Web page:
Basic trouble shooting
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Basic Trouble Shooting . What to ask when a customer calls?. What are the symptoms? A sudden onset Persistent over weeks or months An inherited problem Common when a new facility manager takes over for someone who has retired or moved on. Panel First. What type of panel

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What to ask when a customer calls
What to ask when a customer calls?

  • What are the symptoms?

    • A sudden onset

    • Persistent over weeks or months

    • An inherited problem

      • Common when a new facility manager takes over for someone who has retired or moved on.

Panel first
Panel First

  • What type of panel

    • Can you find a model number

    • Big and bulky with three gray buttons: TTB

    • Rectangular, landscape mode, 10 buttons: TTDM

  • Is there any indication of power

    • If there is no green power LED, check circuit breakers and on board fuses.

  • Is the box operating, but in a strange way?

    • Dark or gibberish screen on TTDM

    • Chattering relays

    • Flashing LEDs


Look back through event history
Look back through event history

  • If the panel is a TTDM, the last 2048 events are stored in Event History. (less history in older models)

  • You can evaluate one by one or even download this file to a PC and eventually sort it in Excel to get a good idea of what is happening

  • Look for leaks or service needed events in the same general location

  • Look for frequency of reoccurrence

    • Daily, many times a day, rarely but more frequent lately

      • Repetition could indicate an operation related driver like a certain machine or air handler starting up

      • Gradual increase in frequency at the same location is a good indication of slow build-up of contamination

Panel seems ok
Panel seems OK

  • A quick panel test is to use two wire loops ( an office paper clip twisted and broken into two pieces will work)

    • Disconnect the jumper cable leading to the sensor and temporarily install the two wire loops:

      • One goes from red – to – green

      • The other goes from yellow –to –black

      • This simulates a very short, very clean cable. See if the panel begins to behave normally

  • Since the panel is the most visible aspect of the entire system, any problem is spotted first at the panel…even though the problem may be with the cable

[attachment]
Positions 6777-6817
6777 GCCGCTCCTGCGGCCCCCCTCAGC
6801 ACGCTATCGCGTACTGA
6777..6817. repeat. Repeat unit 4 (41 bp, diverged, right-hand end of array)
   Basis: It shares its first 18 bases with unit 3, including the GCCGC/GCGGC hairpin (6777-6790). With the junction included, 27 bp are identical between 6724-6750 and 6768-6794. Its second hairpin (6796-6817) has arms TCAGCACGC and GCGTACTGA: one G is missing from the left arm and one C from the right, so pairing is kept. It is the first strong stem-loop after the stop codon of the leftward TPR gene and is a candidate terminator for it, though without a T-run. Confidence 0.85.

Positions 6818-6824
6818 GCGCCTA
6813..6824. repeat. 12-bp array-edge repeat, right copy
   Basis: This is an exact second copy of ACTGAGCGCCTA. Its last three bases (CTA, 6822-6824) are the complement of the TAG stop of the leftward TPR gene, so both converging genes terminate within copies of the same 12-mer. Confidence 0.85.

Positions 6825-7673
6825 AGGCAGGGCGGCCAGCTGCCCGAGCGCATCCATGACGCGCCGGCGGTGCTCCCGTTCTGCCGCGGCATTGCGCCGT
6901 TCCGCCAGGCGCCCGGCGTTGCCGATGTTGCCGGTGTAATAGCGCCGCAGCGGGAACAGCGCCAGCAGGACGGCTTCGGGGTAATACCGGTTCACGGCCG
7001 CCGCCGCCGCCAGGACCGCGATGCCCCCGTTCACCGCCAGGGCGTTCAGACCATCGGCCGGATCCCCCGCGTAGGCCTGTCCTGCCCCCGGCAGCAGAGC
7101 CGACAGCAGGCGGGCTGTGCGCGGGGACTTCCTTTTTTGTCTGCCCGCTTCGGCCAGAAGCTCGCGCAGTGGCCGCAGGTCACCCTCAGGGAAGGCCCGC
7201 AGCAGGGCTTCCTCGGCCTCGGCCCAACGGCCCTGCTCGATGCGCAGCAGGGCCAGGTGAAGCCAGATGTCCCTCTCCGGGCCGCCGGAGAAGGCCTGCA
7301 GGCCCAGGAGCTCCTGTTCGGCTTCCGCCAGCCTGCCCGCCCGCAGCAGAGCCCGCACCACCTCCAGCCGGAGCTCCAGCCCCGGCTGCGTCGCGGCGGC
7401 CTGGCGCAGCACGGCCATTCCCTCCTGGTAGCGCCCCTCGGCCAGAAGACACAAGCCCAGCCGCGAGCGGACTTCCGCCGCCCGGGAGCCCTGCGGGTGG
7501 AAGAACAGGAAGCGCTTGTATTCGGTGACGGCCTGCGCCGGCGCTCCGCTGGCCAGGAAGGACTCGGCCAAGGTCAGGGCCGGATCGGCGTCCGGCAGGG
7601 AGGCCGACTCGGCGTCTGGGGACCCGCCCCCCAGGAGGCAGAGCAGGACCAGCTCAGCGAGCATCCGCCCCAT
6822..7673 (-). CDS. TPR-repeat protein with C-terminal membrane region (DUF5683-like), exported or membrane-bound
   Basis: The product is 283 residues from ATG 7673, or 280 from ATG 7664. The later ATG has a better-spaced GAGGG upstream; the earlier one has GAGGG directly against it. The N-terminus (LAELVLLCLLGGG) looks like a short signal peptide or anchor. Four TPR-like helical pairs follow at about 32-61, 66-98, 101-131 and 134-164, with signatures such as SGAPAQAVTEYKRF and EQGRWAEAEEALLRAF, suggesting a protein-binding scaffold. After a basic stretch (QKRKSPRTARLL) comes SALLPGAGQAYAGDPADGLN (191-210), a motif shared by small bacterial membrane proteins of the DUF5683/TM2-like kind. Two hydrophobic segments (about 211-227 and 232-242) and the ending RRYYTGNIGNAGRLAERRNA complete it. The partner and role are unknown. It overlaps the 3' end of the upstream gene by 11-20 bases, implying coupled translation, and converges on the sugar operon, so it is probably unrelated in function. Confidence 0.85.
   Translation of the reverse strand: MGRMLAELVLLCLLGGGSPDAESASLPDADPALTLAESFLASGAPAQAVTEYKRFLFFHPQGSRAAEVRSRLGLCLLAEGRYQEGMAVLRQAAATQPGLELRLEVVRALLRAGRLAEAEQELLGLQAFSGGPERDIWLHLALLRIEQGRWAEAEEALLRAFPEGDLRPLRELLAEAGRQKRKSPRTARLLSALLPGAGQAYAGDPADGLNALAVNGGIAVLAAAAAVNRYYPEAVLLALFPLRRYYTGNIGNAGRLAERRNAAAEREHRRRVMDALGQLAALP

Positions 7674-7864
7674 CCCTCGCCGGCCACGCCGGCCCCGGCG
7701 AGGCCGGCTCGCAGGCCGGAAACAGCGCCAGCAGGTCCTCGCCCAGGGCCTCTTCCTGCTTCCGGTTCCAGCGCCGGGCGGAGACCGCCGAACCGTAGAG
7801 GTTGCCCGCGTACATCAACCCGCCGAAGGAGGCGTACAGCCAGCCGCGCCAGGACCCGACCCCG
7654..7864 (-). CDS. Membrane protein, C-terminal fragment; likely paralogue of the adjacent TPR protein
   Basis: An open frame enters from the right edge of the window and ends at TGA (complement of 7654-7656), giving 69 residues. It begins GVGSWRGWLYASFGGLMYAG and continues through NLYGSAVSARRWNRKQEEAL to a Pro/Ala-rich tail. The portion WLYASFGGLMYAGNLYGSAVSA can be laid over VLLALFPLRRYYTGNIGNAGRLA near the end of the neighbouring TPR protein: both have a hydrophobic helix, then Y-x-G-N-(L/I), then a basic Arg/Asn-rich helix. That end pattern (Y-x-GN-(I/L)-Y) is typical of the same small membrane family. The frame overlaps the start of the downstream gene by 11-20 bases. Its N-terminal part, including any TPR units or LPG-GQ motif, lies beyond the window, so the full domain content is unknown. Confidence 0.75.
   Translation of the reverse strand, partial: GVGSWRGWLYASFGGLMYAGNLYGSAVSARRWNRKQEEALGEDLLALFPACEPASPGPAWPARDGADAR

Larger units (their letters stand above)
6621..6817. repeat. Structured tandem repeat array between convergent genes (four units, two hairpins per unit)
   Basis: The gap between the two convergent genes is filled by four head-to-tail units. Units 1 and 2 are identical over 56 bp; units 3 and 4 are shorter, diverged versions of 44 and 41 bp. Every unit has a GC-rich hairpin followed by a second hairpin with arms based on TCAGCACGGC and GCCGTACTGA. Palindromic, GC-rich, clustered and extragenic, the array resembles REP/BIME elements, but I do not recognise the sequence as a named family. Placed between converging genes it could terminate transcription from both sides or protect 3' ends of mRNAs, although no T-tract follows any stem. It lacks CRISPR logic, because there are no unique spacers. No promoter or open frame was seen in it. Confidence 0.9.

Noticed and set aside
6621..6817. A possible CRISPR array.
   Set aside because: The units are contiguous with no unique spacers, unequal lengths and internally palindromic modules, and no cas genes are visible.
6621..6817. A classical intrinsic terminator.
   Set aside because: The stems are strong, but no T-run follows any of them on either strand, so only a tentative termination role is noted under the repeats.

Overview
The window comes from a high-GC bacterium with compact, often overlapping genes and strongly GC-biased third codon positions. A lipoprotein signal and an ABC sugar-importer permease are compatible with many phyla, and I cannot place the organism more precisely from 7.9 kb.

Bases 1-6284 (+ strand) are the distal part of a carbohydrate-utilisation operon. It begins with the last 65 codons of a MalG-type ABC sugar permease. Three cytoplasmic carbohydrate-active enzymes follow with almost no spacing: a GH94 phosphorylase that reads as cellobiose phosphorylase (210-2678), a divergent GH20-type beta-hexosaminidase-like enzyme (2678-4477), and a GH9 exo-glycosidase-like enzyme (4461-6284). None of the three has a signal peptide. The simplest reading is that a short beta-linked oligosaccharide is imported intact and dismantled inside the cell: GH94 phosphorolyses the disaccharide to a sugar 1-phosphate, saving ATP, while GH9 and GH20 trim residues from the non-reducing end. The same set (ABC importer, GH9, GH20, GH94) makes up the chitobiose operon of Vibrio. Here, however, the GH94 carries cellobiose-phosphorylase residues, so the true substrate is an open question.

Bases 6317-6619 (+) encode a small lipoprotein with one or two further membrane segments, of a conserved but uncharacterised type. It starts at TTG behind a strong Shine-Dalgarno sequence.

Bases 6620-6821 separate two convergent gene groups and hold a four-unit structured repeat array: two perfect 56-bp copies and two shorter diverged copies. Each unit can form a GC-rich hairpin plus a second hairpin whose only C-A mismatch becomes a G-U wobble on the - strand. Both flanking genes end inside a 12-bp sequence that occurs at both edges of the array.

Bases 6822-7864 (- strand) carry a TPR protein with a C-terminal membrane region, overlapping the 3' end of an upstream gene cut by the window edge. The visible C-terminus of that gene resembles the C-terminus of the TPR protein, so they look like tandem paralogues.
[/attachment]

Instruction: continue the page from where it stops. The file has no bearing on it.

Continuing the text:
• The panel gets the blame even when it is innocent

Figure out what type of cable is installed
Figure out what type of cable is installed

  • Computer room?

    • Most likely yellow colored TT1000

      • But could be older turquoise blue woven mesh: TT100

  • Semicon or other industrial facility

    • Likely to be orange colored TT3000

      • Could be very old TT3000 (loose white braid)

  • Fuel related systems

    • Look for red and white fiber jacket of TT5000

  • Low probability: Black and white TT5001

  • Increasing possibility: Orange tube TT-FFS

Tt1000 water sensing cable
TT1000 Water Sensing Cable

0.24 in.

(6.0 mm)

Continuity wire


wires (2)

Signal wire

© 1996 Raychem Corporation

Tracetek 3000 aqueous chemicals
TraceTek 3000 Aqueous Chemicals

0.24 in.

(6.0 mm)

Continuity wire


wires (2)

Signal wire

© 1997 Raychem Corporation

How long has the system been installed
How long has the system been installed?

  • Long term installations (especially very old TT100 and TT300 cables suffer from dirt and debris contamination)

  • Is there a system map?

    • Do you know where the cable runs and the distances along the cable?

      • Sometimes the system has actually detected a leak but the user doesn’t know that the panel is telling him where to find the leak

      • TTDM panels can also tell the user when the cable is getting dirty: ”SERVICE NEEDED” and make an estimate of where the contamination might be located…..but you need a map to convert distance read-out to location.